Tales From The Front: Is There Such a Thing as a Little (Off) White Lie?
If you put your best picture ever on your online profile, is that lying?
If you don't mention an arrest for public nudity under "What Makes Me Special," is that lying?
If you list "blue" under "eye color" when it's actually your contacts that are blue, is that lying?
How about if you neglect to mention that you're in a wheelchair? Is that lying?
Cassie made a date with a man she met online. He said he was "a lawyer, tall, liked to walk on the beach and loved to travel." What he didn't say was he was in a wheelchair.
Carol brought the date to a quick conclusion and left feeling she'd been majorly deceived. Here's what you all had to say:
JORDAN: Give him a break. Wheelchair-bound people do travel, practice law and go to the beach. And no one gives their height while seated.
It was just a casual first date. Lighten up, lady. If faced with the alternative -- "Hi! I'm Hank. We haven't met yet, and I have a wheelchair. Let me tell you all about my disability and how it came to be, and here's a list of where I can and cannot roll" -- you'd complain of TMI. It's a wheelchair; it's not all there is to his personhood.
DANIELLE: Being in a wheelchair is pretty much essential info, and she should have been told.
MARGARET: No one leads with their weak points. Everybody is hiding something. Some things, like a wheelchair, are just harder to hide. America has so many wounded warriors -- for all we know, the guy is a war hero -- and they shouldn't be treated like they're committing some kind of crime because they're looking for a date online.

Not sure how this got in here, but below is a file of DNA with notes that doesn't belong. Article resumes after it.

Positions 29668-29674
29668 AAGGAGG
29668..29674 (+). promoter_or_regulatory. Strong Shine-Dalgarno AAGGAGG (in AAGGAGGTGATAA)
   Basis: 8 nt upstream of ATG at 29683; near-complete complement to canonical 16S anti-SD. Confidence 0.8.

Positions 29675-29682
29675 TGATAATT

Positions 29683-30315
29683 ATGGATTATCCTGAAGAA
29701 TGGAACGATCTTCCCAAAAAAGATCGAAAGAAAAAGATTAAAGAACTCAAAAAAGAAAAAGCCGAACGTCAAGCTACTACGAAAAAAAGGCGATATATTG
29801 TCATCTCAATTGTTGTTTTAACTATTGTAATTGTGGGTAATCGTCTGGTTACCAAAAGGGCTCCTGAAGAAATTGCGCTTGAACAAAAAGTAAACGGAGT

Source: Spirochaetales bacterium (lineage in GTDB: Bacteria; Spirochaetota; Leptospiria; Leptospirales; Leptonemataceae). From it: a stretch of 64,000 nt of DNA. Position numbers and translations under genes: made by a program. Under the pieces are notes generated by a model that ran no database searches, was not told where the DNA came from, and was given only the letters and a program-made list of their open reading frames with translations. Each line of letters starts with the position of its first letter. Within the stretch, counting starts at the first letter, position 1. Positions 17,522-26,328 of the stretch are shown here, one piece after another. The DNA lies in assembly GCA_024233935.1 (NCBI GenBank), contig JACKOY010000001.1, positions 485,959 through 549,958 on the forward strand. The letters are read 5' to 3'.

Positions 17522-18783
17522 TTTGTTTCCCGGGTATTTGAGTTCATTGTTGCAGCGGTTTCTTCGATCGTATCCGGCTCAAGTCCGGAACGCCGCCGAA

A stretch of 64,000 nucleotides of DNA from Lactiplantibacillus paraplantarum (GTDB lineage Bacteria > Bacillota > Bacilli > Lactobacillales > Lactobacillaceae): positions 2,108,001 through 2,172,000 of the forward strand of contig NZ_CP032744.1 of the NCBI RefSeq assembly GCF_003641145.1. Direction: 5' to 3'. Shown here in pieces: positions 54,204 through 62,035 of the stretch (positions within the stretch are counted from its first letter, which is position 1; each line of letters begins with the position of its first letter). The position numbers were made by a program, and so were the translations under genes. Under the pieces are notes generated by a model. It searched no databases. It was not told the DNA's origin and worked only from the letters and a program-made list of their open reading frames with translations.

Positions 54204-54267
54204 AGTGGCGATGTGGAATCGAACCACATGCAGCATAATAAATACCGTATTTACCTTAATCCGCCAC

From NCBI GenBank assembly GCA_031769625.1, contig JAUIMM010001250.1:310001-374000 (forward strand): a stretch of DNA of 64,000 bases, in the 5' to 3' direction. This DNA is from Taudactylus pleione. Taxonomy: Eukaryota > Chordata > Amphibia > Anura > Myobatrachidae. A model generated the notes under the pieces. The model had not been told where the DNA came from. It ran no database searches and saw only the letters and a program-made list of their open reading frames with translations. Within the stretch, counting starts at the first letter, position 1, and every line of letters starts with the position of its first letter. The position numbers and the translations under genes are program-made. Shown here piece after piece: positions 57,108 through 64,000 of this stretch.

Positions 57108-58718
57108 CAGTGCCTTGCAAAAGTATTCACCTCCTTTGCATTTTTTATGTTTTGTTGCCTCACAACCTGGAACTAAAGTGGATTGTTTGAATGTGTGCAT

I know a woman with a prosthetic leg who says when a man asks her for a date, she makes sure he sees her prosthesis and accepts that as part of her before she accepts. TAYLOR: Being wheelchair-bound is a big deal, and being coupled with a wheelchair-bound partner is also a big deal. But a casual first date isn't a life-defining moment. Even if you've got some huge anti-wheelchair thing going, all you've been "tricked" into under these supposed "false pretenses" is an hour over coffee. It's not like the guy hid the wheelchair until they were at the altar.
DAKOTA: Is a woman with, say, diabetes, being dishonest if she doesn't post that on her profile?
HAYDEN: I used a wheelchair for three months after a severe knee injury. It was an eye-opening experience because my life still went on. I went to work, to my kids' sporting events and to the store. I didn't want to be isolated from my friends, so I still met them for dinners and concerts.
But even if this guy did use a wheelchair all the time, it might not have precluded walks and travel.
DAWN: I think he should put "wheelchair user" on his profile, just to avoid this kind of situation. Why should he waste his time with someone who isn't comfortable being with him?
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